Since the 1950s, the rate of plastic production has grown faster than that of any other material, with an estimated 8.3 billion tons of plastic waste produced since that time, according to the United Nations Environment Program. Today, 300 million tons of plastic waste is created every year, a significant portion of which is single-use, non-durable plastics that typically cannot be recycled — things like shampoo bottles, grocery bags and utensils. Making things worse, 8 million tons of this discarded plastic makes its way into the world’s oceans every year.
With a passion for tackling the global plastic waste problem, the Enactus National Champions from the National School of Sciences of Khouribga in Morocco decided to home in on one of the main culprits: plastic utensils. For too long, these products — made from polystyrene — have been considered the only option for cheap, disposable utensils. But that is changing thanks to the work of these Enactus National Champions.
“As changemakers, we care for our planet, and we need to take action in order to guarantee its sustainability for the next generations,” says team member Hamza Chami.
Following a needs assessment, research and brainstorming, the team landed on its solution: a tasty and nutritious alternative to plastic utensils. Through their project, Bistic, the National Champions produce biodegradable products, made with natural ingredients including wheat, rice and millet, that you can eat with, then eat afterwards. Available in both savory and sweet flavors — the edible utensils are free of chemicals and preservatives and are high in nutritional value. In addition, they can be used with any type of food and any dish — hot, cold, solid, liquid.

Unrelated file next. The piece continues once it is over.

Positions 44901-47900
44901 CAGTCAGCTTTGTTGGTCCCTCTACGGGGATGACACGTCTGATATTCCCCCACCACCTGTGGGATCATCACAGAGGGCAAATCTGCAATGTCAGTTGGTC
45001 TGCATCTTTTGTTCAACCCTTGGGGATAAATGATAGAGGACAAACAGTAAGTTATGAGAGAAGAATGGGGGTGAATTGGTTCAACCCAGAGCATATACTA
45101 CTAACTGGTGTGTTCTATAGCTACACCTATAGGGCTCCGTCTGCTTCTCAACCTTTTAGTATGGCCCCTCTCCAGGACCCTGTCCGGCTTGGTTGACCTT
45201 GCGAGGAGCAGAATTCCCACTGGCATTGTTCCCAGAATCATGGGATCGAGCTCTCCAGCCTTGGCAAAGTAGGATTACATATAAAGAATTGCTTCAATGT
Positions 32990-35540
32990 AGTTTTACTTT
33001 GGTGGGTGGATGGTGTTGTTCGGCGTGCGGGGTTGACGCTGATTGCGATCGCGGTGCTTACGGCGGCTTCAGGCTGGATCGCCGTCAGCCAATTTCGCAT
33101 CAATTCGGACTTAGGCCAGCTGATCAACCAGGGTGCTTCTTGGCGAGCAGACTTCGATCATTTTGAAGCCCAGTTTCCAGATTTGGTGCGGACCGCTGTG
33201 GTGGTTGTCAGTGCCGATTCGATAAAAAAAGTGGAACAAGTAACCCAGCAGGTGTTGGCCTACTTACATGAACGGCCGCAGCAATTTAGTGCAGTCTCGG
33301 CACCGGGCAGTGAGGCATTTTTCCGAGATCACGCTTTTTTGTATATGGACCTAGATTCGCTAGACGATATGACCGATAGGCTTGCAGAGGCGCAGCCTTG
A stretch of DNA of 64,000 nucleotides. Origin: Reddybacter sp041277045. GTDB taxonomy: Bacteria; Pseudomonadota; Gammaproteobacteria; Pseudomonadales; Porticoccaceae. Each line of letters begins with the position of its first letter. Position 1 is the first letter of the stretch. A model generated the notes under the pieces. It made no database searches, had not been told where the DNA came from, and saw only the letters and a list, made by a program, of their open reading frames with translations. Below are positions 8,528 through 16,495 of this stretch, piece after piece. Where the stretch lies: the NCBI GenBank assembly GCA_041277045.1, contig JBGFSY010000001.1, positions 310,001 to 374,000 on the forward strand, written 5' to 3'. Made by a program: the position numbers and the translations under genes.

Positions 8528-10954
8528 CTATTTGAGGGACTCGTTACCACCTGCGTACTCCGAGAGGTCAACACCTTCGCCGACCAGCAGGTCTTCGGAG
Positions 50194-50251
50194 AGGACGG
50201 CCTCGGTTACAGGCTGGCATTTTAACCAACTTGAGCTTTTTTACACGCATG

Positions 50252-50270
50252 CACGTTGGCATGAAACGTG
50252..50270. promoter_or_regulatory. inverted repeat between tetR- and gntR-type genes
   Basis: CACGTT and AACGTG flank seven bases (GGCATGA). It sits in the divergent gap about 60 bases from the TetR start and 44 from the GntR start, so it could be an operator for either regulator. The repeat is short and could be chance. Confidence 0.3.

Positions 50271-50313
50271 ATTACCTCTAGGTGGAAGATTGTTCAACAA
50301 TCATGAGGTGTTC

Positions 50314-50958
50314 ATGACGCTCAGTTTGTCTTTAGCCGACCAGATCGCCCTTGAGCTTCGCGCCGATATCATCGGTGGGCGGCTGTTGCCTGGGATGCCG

To develop the product, the National School of Sciences of Khouribga team has partnered with and trained several local women, most of whom live below the poverty line. The project has provided them an opportunity to secure financial stability for themselves and their families. “We empower Moroccan youth and women with culinary knowledge with job opportunities,” Chami says. “We help to improve their livelihoods, [and] now they can afford their basic needs and live in better conditions.”
Bistic’s impact has gone beyond social, economic and environmental to include cultural. Initially seen as a barrier to their project’s success, the Morocco National Champions have made progress toward encouraging responsible consumption on a national scale.
“The greatest challenge we faced is to expand the culture of responsible consumption in our country, because Moroccan people don’t accept new cultures quickly and are not easily convinced,” explains Chami. “We succeeded [in expanding] the culture of responsible consumption in Morocco [by spreading] awareness.”
Convincing even more people of the importance of responsible consumption remains the team’s No. 1 goal as it forges ahead. However, Chami says the team also hopes to diversify the Bistic product line and to reach even more consumers by expanding beyond Morocco’s borders. “We aim to reach 20 percent of our B2B market in the next 10 years, working with coffee shops and restaurants in Morocco and other countries,” he says. “For that, we will work on launching production units in many countries.”
The National School of Sciences of Khouribga will represent Morocco at the Enactus World Cup starting 14 October, where the team will present their project alongside 32 other Enactus National Champions. There, they will demonstrate their innovation in business and its impact on the world as they vie for their chance to become the Enactus World Champion.
Learn more and register to attend Enactus World Cup at enactus.org/worldcup.